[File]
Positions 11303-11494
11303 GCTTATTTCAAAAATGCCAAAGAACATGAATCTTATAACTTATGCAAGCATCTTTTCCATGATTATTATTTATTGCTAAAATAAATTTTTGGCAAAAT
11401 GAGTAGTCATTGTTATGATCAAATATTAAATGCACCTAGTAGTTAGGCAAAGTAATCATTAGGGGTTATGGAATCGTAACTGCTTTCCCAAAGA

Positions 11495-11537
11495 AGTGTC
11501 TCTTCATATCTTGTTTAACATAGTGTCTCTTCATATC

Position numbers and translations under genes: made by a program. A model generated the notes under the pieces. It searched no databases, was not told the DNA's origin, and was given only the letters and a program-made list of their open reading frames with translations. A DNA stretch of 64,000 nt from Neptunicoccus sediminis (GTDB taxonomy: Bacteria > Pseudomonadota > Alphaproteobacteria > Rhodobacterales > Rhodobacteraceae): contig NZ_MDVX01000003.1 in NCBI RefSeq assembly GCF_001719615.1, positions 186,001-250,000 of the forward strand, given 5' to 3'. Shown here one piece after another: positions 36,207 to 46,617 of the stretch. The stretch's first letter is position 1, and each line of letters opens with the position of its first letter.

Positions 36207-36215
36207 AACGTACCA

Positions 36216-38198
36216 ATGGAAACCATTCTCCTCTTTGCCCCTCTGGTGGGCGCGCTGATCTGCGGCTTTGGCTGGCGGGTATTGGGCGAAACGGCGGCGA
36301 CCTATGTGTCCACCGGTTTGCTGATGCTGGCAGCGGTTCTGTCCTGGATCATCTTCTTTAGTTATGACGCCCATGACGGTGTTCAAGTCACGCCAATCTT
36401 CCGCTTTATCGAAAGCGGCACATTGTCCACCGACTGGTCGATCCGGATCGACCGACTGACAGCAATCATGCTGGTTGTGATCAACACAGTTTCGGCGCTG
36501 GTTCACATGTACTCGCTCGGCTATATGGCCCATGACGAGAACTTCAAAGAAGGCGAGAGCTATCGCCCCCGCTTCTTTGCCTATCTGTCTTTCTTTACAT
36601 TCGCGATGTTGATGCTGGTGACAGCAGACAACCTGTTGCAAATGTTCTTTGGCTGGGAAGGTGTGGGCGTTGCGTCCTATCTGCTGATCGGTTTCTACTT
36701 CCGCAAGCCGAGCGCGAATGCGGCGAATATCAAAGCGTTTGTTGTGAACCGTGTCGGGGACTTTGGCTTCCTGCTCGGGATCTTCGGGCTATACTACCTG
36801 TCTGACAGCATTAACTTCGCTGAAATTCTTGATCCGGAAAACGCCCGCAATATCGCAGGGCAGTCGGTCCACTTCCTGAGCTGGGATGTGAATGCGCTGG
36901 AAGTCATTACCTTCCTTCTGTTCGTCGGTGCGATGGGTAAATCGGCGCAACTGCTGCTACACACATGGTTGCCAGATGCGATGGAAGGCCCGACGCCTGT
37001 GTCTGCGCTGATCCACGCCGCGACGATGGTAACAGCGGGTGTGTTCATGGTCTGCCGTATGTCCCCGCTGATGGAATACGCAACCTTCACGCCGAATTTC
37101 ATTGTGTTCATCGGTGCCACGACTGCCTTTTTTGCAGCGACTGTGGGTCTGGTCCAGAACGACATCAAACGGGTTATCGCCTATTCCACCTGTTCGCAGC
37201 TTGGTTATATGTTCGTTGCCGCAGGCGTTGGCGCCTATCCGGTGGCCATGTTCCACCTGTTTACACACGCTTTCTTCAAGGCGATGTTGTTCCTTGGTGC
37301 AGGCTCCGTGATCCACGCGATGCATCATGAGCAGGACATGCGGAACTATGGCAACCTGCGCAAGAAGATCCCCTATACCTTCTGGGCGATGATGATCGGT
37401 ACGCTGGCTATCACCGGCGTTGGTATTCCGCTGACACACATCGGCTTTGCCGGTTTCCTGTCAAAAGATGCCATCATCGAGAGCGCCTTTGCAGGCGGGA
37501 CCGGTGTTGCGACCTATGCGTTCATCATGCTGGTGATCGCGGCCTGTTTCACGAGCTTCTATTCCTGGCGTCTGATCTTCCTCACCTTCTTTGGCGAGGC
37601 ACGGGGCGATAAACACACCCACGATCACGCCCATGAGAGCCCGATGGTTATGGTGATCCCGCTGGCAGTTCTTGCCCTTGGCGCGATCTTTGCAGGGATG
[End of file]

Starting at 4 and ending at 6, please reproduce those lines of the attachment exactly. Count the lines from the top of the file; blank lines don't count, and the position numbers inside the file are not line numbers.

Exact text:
Positions 11495-11537
11495 AGTGTC
11501 TCTTCATATCTTGTTTAACATAGTGTCTCTTCATATC